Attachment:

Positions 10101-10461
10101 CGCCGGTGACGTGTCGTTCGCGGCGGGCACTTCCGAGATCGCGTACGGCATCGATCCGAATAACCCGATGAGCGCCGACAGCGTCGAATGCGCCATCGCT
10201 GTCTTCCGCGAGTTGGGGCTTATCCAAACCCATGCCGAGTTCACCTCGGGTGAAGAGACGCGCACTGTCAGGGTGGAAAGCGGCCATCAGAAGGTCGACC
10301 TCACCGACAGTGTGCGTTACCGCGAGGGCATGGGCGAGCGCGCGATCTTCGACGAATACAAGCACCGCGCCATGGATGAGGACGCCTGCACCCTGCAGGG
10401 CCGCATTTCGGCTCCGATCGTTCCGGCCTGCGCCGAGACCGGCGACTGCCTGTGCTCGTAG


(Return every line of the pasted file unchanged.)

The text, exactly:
Positions 10101-10461
10101 CGCCGGTGACGTGTCGTTCGCGGCGGGCACTTCCGAGATCGCGTACGGCATCGATCCGAATAACCCGATGAGCGCCGACAGCGTCGAATGCGCCATCGCT
10201 GTCTTCCGCGAGTTGGGGCTTATCCAAACCCATGCCGAGTTCACCTCGGGTGAAGAGACGCGCACTGTCAGGGTGGAAAGCGGCCATCAGAAGGTCGACC
10301 TCACCGACAGTGTGCGTTACCGCGAGGGCATGGGCGAGCGCGCGATCTTCGACGAATACAAGCACCGCGCCATGGATGAGGACGCCTGCACCCTGCAGGG
10401 CCGCATTTCGGCTCCGATCGTTCCGGCCTGCGCCGAGACCGGCGACTGCCTGTGCTCGTAG